When you envision a “great designer,” you might picture someone flanked by super models, dressed head to toe in black, wearing sunglasses while flashes pop off around them. Does this sound like anyone you know? Me neither. Realistically, the majority of exhibit designers driving the creative solutions of our industry are grinding it out in relative anonymity.
If you ask around “What makes a great designer?” your answer will vary depending on whom you ask. While this debate makes for great conversation, let’s explore what makes a great designer for the purpose of working with or hiring. Like any profession, the attributes of the successful are elusive, but there are a few common threads among great designers.
Education seems like a fair starting point. Unlike a lot of other professions, the university attended is not necessarily the best indicator of how good a designer will be. Most exhibit designers will have some kind of degree. Industrial design, architecture, or theatrical design all produce great designers due to their well-rounded 3D-orientated design curriculum.
However, when it comes to creative types, you can’t rule out a designer who never got their degree. On the flip side, someone with a Master’s does not necessarily mean they are more creative or experienced.
Childhood: Most designers grew up as creative young artists and have probably been working through their creative appetite most of their life. Sketches, doodles, crafts, crayons, Play-Doh or Legos, you name it, they were into it. As they grew older, they began to channel their creativity into what they admired most.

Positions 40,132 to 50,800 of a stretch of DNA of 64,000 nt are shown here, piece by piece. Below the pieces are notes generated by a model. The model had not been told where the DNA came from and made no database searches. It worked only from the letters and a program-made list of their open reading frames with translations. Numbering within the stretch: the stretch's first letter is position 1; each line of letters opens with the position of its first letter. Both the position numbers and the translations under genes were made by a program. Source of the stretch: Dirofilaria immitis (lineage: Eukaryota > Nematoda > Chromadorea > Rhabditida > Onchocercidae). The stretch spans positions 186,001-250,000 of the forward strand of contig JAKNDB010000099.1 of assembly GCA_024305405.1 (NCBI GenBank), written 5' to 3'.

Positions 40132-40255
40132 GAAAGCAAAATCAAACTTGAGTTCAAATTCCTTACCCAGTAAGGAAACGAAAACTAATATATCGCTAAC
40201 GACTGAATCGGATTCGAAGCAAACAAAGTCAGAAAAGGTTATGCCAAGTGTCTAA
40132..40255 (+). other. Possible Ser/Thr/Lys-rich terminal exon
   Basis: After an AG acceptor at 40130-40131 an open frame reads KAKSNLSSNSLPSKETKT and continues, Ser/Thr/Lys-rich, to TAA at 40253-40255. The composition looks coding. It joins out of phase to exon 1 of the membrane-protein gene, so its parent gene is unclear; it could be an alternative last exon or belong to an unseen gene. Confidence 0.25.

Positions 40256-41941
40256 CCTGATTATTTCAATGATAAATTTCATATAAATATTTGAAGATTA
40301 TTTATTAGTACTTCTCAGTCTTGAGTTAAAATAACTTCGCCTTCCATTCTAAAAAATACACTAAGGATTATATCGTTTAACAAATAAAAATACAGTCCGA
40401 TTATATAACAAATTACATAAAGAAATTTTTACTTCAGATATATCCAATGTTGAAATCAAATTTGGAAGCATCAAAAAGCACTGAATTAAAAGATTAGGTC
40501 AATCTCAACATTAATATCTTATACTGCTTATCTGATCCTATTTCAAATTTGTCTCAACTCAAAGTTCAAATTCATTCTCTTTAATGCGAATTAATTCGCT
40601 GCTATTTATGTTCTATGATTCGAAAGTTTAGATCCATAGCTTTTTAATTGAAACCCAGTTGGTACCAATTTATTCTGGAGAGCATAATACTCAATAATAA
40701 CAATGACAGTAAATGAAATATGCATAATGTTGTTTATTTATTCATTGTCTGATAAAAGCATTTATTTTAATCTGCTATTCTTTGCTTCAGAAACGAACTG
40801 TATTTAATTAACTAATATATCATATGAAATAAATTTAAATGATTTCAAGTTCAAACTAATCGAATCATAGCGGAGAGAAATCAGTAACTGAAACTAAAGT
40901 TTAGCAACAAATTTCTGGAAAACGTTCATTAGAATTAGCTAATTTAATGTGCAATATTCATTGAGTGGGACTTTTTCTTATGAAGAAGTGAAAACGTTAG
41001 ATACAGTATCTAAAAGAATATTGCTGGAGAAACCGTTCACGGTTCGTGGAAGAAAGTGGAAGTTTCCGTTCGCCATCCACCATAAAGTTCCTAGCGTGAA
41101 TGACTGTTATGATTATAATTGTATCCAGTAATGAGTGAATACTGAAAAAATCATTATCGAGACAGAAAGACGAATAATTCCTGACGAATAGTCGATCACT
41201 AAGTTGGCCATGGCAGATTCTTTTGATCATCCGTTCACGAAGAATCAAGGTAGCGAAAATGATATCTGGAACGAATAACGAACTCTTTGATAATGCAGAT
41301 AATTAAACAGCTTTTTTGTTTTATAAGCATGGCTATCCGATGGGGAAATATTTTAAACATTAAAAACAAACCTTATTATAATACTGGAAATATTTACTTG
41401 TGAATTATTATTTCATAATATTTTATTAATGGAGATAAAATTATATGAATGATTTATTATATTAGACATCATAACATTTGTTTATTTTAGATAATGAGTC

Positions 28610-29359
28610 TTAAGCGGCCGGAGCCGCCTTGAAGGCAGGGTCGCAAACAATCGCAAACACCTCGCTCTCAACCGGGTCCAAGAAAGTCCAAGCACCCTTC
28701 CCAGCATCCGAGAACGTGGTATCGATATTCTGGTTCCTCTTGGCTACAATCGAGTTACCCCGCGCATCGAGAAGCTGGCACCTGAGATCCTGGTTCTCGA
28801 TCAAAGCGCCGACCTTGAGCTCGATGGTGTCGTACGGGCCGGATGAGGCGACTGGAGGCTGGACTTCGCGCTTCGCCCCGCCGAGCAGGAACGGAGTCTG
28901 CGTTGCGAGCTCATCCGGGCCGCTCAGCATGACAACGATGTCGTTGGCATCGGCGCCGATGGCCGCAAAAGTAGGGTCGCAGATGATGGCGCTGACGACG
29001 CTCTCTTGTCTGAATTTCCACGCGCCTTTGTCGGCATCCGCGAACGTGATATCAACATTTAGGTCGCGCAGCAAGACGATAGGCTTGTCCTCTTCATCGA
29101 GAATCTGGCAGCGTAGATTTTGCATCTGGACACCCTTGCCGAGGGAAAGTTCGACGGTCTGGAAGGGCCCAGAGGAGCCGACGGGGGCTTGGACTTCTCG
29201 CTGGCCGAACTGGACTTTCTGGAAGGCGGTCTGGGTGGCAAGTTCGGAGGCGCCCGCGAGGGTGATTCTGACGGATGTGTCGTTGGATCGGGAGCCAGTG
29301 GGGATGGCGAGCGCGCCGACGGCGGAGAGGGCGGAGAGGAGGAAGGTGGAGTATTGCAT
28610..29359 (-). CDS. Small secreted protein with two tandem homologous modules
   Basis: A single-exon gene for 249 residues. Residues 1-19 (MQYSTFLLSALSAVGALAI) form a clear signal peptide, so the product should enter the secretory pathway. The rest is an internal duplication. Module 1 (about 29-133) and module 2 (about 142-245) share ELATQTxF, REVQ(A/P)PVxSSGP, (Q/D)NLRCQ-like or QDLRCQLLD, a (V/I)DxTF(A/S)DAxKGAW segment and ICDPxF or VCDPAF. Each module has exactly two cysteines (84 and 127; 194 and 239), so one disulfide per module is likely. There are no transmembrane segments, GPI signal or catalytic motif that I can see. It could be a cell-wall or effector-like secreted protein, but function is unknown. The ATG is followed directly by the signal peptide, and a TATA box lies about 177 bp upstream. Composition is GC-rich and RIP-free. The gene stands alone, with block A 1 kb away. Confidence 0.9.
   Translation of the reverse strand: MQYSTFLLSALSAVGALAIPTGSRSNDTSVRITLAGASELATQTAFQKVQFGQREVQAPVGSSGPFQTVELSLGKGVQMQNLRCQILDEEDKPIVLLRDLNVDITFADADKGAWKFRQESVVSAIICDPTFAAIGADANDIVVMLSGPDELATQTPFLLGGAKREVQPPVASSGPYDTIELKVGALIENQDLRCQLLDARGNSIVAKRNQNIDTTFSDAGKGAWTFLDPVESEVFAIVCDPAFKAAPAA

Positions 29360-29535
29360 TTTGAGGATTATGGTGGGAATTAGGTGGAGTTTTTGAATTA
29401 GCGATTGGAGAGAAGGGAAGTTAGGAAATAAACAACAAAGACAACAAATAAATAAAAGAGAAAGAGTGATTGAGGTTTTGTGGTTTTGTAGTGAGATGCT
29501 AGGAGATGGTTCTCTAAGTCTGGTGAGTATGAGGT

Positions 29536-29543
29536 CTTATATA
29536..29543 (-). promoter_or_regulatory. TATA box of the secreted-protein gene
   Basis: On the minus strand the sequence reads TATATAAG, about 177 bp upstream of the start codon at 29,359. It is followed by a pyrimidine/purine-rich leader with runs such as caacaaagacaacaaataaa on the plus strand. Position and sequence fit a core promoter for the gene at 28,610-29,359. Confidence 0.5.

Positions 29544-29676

Good listeners: Great designers learn to listen, because unlike talent, they are rarely born with it. In time, great designers learn to listen and identify with their clients’ needs without letting their personal opinions get in the way.
Drive: This is one of the most underrated designer attributes. There is no “good enough for now” just because it is 5 o’clock. Great designers lose themselves to their creative exploration, unless, of course, they are thirsty, because there is always time for beer.
Pride: Similar to drive, pride is their internal gut check that motivates them to do better. It is the voice that pushes them through every project and does not let up until they can step back from their work and say, “that’s sweet.”
Organized: This is one of the most defining attributes that separate an “artist” from a “designer” because their ability to organize touches so many aspects of the design process and their ability to execute a project from start to finish.
Brainstorming: Most great designers want to work with other great designers, because designing alone is the creative equivalent of working in a vacuum. Whereas working as a team has quite the opposite effect and creative solutions seem to appear out of thin air.
A designer’s portfolio is one of the best insights into their creativity and experience. Years of creative solutions and project depth can be summed up in a nicely bound collection of hand sketches, computer renderings and show photos.